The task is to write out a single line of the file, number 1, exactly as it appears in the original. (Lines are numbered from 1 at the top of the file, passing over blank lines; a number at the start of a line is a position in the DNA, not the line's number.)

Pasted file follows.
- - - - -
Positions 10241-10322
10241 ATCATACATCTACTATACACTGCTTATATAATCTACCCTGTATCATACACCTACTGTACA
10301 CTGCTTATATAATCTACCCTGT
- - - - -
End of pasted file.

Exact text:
Positions 10241-10322